Speaking of steel bikes made in China made me think of an incident from 1972 or so. I had just started my frame building as a full time occupation when I somehow found out that a local big politician needed someone to assemble some bicycles. Can not remember his name, but he was the head of the Republican party of Oregon. He went with Nixon to China on the first trip, seems like he was a rug importer and got to bring back some China made things that were off limits. One of the items was a big wooden box full of (I think 10) Phoenix bicycles. This guy knew nothing about bikes, but told me this was the first time these bikes were allowed into the USA. So he hired me to assemble them, he wanted to sell them as some kind of collector/novelty item. So I open the box and these bikes are totally apart, even the balls in the hubs are loose. And there were no extra parts, if I lost something then that was it. I did get all of them assembled, not without some problems. The frame was painted a nice candy apple red, with great decals. I thought about keeping one for payment, but the money was more helpful. These bikes were used on the Ho Chi Min trail for carrying supplies to the Viet Cong. I found a link that shows the bike, these are newer but look similar except for the color. So I think I assembled the first China made bikes in the USA.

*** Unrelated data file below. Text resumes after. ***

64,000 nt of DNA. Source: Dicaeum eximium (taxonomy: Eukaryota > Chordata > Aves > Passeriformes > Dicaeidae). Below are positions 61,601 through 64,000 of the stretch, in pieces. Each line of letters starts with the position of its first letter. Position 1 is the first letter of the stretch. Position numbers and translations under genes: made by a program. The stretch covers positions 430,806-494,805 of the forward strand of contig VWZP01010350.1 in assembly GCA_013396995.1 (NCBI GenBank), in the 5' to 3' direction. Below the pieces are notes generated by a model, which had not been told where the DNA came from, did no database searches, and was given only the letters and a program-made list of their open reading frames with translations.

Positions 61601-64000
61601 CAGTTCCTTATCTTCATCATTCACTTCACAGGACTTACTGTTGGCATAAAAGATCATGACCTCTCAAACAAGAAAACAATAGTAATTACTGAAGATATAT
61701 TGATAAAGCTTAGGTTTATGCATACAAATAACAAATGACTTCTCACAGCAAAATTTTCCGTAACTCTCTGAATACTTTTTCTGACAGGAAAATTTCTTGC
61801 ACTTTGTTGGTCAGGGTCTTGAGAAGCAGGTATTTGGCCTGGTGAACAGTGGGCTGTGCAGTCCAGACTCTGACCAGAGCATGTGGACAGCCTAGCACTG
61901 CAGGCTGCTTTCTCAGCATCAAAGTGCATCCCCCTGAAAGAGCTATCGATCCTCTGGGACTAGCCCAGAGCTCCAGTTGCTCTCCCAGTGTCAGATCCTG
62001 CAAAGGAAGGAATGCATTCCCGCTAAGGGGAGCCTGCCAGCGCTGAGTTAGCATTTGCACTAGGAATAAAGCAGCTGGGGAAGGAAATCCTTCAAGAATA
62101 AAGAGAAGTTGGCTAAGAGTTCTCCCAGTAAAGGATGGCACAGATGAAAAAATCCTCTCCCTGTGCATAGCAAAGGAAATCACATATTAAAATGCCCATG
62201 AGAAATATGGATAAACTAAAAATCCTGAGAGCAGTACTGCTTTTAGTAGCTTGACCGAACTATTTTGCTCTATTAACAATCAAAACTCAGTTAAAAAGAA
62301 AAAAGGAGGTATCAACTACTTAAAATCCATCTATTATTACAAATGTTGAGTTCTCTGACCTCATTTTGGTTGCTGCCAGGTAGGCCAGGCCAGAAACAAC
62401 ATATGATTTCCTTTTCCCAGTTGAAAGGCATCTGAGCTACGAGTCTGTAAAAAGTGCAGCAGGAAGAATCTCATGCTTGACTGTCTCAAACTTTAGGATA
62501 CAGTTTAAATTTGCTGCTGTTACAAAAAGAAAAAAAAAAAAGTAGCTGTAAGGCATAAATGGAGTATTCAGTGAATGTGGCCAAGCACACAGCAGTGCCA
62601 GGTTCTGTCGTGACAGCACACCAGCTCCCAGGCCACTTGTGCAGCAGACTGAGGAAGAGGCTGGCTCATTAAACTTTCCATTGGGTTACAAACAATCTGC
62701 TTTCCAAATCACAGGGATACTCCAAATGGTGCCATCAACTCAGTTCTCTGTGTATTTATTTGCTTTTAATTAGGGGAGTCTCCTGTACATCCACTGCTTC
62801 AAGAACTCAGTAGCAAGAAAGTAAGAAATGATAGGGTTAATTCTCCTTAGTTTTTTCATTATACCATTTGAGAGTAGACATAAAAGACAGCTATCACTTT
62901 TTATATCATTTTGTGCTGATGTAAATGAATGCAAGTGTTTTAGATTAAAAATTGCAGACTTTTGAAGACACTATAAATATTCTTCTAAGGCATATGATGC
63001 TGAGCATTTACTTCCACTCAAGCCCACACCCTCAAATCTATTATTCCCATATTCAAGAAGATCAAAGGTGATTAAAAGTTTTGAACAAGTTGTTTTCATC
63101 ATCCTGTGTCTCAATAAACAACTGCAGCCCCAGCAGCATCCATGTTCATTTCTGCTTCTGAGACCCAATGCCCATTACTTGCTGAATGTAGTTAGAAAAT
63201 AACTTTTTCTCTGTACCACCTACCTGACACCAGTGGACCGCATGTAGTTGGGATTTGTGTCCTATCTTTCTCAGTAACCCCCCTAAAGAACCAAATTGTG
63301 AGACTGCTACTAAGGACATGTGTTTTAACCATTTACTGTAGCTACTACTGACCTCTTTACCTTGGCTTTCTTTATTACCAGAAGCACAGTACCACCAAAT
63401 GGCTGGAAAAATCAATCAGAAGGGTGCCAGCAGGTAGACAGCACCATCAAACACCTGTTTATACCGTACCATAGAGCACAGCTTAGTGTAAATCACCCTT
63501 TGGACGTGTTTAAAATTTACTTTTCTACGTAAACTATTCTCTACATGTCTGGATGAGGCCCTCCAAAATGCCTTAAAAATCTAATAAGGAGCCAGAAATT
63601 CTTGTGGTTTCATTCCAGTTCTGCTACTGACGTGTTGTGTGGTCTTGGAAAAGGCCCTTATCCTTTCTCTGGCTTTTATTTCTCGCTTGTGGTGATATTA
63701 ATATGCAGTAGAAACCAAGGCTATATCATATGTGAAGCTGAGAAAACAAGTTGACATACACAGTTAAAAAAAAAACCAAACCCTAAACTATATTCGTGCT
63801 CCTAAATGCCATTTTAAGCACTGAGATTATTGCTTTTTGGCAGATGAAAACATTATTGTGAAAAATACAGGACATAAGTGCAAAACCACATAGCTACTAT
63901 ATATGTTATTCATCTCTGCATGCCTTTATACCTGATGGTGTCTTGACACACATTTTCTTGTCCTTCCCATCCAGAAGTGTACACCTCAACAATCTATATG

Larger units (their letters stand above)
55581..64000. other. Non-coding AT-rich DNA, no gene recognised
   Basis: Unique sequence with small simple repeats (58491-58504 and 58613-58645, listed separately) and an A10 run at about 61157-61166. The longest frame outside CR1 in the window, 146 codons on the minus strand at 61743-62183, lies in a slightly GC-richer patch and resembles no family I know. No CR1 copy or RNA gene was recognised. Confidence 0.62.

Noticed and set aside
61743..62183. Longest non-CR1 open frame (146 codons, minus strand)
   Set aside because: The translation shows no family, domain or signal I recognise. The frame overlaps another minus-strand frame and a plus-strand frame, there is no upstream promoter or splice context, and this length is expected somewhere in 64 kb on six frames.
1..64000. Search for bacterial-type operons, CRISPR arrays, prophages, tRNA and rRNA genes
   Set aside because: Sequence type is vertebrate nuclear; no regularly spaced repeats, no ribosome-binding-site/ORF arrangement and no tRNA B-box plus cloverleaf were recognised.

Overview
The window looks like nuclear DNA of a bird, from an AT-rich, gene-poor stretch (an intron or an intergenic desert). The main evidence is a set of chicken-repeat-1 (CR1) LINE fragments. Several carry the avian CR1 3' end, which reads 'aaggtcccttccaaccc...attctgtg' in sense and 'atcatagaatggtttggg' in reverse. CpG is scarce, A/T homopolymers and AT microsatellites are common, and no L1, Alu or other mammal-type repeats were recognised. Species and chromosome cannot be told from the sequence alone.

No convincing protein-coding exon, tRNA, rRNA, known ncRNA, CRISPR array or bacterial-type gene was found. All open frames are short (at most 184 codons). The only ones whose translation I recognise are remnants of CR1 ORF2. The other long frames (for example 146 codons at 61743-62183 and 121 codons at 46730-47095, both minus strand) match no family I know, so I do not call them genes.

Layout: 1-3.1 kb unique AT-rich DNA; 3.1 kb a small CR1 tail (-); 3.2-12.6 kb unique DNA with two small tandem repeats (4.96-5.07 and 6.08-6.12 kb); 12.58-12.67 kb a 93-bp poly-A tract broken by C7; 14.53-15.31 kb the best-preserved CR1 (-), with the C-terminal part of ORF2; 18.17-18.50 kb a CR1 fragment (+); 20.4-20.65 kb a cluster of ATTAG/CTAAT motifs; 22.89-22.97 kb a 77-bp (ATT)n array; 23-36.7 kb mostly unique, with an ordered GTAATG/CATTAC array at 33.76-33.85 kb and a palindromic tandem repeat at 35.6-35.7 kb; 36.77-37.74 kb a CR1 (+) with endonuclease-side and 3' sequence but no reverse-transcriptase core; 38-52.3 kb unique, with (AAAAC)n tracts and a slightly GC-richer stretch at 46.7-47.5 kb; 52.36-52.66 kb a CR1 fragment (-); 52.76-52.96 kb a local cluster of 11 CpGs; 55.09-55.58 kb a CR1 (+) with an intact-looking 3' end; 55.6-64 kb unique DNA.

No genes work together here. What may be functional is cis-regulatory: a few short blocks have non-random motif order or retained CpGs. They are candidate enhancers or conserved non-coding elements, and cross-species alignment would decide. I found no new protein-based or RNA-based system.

Jim Merz Big Sur CA
On Wed, Jan 26, 2011 at 3:50 PM, <email@example.com> wrote:
> Kevin wrote:
> << I should have my version of the past......in my Bantel team frame..
> Campag 1010 dropouts, 531db tubing ... >>
> I hope you can do a better job of joining the rear dropouts to the stays
> than as seen on that $4000+ Holdsworth "Replica"
> (I know you can, even in your sleep!)
> You know, I didn't see any mention of where that frame was made! China?
> Dale Brown
> Greensboro, North Carolina USA